Saturday, August 09, 2008

Does DoD want to get the tanker aircraft contract right?

I have never been one of the "Boeing was robbed" people. I am a "true believer." I figure you make the rules clear then call the game and that's it - fair is fair. But more and more analysts are saying the Pentagon changed the rules and effectively "single-sourced" the tanker contract to the more expensive, but not more capable aircraft - the Airbus supported by the governments if Europe. Merrill Cook at National Review Online:
A recent report by the independent Government Accountability Office (GAO) devastatingly critiques one of the Pentagon’s critical procurement processes. The July 2008 report demonstrates that the government botched contracts for an urgently needed new generation of aerial refueling tankers not just once, but twice. With years of delay and billions in budget overruns in many of the Department of Defense’s top programs, many observers are asking just how deep the Pentagon’s procurement problems run. They want to know what the Pentagon’s new chief, Defense Secretary Robert Gates, will do about it. The problems have been building for years. DOD has allowed squabbles between defense contractors to maroon several key acquisition priorities into a bureaucratic no-man’s land. This at a time the armed forces are in great need of quick turnarounds on life-saving systems like the armored MRAP vehicles for troops patrolling dangerous streets in Iraq. Unfortunately, few in Washington seem to have learned the lessons of past procurement mistakes. Exhibit A: The Pentagon is trying for the third time to complete a fair competition for a $35 billion contract to replace our fleet of tanker-refueling aircraft. These are the oldest aircraft still flying, and some date back to the Eisenhower administration. Few question that they pose a serious safety threat to pilots. Woeful mismanagement of a sole-source contract hamstrung the first control, while the Government Accountability Office (GAO) rejected the second as an obsequious effort to award Northrop Grumman and EADS — a subsidized European contractor under criminal investigation — a lucrative defense contract for a more expensive and less capable tanker aircraft. Now under the gun from Congress to produce quick results, Gates has promised that he and his deputy, Undersecretary John Young, will personally oversee the new tanker competition. But instead of simply re-evaluating the previous competition’s bids according to the rules, the Defense Department seems to be engaging smoke-and-mirrors tactics....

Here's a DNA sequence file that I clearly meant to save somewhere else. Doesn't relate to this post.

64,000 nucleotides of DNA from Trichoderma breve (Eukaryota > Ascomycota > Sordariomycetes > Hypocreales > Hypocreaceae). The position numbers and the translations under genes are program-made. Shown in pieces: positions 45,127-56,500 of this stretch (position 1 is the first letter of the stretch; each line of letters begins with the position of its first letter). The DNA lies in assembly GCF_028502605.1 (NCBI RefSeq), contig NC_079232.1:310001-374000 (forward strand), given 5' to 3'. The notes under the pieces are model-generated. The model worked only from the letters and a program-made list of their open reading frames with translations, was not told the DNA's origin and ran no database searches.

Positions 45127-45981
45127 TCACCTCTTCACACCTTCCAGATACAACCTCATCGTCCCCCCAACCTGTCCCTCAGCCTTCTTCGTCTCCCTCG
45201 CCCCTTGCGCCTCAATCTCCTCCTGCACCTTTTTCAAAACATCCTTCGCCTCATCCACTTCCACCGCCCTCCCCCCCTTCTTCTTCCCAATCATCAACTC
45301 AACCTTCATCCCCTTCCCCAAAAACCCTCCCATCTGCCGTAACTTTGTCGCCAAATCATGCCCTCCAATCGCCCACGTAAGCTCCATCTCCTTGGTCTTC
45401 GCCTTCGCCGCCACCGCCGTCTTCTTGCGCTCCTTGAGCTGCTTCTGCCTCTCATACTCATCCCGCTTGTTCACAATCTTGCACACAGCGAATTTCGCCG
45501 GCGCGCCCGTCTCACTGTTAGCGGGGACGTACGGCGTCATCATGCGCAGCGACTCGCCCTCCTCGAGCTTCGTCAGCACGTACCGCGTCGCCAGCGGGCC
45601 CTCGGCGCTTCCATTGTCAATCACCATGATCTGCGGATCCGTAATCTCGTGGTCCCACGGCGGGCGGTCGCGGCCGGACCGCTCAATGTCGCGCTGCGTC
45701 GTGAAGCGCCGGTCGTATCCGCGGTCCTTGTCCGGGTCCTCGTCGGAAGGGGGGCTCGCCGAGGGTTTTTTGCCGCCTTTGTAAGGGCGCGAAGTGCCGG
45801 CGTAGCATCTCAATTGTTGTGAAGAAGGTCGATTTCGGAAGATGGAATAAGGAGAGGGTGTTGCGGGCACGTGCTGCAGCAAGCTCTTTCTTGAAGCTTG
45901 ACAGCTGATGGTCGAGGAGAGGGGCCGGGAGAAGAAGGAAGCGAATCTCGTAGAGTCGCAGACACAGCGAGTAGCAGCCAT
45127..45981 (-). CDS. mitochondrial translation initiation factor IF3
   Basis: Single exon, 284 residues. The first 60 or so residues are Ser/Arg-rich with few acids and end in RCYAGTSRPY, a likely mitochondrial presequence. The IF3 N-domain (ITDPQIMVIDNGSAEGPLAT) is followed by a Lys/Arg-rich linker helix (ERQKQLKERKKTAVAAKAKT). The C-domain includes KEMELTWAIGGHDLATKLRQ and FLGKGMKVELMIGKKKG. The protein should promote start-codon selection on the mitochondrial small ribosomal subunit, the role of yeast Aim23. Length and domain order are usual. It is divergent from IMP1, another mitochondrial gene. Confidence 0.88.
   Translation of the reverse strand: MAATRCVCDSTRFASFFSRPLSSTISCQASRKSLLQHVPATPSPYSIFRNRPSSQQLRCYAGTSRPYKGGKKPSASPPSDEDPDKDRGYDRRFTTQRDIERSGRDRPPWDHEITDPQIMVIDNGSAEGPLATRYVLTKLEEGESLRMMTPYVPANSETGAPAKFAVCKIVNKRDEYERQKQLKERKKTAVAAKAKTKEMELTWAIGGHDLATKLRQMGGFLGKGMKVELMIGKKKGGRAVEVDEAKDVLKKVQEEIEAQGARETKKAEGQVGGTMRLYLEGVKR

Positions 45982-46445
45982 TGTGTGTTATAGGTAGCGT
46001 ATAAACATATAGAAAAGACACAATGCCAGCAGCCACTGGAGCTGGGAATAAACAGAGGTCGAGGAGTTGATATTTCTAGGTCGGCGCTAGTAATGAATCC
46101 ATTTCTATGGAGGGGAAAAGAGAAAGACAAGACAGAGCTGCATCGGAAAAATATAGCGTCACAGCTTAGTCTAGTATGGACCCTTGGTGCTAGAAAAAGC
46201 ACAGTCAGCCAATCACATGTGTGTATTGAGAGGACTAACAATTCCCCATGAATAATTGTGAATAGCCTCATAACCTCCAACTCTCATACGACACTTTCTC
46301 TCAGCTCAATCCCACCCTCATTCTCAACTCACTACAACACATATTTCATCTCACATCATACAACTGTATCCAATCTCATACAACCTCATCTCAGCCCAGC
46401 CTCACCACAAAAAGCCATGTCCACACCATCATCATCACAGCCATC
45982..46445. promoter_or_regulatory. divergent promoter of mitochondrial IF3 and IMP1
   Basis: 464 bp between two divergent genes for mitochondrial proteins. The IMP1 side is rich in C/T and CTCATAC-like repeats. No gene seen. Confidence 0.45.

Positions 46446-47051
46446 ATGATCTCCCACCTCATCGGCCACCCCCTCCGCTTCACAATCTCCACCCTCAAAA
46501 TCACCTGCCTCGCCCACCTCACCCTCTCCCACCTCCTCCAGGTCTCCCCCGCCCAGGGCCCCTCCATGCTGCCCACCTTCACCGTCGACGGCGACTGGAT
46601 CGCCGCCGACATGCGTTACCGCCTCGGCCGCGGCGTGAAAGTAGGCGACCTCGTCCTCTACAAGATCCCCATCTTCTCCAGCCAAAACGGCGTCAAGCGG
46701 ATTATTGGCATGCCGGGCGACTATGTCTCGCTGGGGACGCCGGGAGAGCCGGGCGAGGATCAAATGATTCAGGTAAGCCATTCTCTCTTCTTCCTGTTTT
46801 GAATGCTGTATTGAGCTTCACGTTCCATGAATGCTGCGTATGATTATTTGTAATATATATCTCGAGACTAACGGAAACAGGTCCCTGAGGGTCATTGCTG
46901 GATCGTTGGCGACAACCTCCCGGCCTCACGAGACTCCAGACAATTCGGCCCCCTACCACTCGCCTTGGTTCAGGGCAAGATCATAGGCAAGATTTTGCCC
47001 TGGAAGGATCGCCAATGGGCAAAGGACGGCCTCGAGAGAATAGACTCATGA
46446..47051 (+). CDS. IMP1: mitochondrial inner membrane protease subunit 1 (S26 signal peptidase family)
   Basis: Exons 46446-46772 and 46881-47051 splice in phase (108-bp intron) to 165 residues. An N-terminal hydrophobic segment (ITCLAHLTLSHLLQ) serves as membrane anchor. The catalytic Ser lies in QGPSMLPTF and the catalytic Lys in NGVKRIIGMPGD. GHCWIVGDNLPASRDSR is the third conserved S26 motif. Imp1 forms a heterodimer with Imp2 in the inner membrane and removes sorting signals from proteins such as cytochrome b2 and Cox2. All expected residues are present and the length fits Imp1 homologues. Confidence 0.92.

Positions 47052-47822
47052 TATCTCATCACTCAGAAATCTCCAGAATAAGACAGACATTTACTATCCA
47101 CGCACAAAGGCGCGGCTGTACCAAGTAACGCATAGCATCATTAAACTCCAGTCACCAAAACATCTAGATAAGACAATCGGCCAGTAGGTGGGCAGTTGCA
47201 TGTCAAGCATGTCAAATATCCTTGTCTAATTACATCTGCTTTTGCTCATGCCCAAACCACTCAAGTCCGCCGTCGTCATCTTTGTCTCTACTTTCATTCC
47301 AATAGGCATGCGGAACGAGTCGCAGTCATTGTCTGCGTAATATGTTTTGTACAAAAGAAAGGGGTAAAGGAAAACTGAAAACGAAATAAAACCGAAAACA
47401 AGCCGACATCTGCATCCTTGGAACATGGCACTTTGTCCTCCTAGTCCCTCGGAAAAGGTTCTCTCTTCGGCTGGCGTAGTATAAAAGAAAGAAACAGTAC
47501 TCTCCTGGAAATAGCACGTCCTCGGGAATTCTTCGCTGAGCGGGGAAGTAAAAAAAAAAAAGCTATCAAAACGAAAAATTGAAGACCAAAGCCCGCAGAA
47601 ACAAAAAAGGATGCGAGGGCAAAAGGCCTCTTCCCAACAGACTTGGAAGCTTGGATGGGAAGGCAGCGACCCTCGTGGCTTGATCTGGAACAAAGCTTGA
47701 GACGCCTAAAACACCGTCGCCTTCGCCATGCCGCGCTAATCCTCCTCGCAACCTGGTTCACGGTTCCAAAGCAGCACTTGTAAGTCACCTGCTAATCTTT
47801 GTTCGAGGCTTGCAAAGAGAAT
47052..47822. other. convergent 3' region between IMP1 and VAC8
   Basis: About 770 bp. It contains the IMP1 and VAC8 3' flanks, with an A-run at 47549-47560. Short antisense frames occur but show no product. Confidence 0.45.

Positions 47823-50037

The original report is at GAO.

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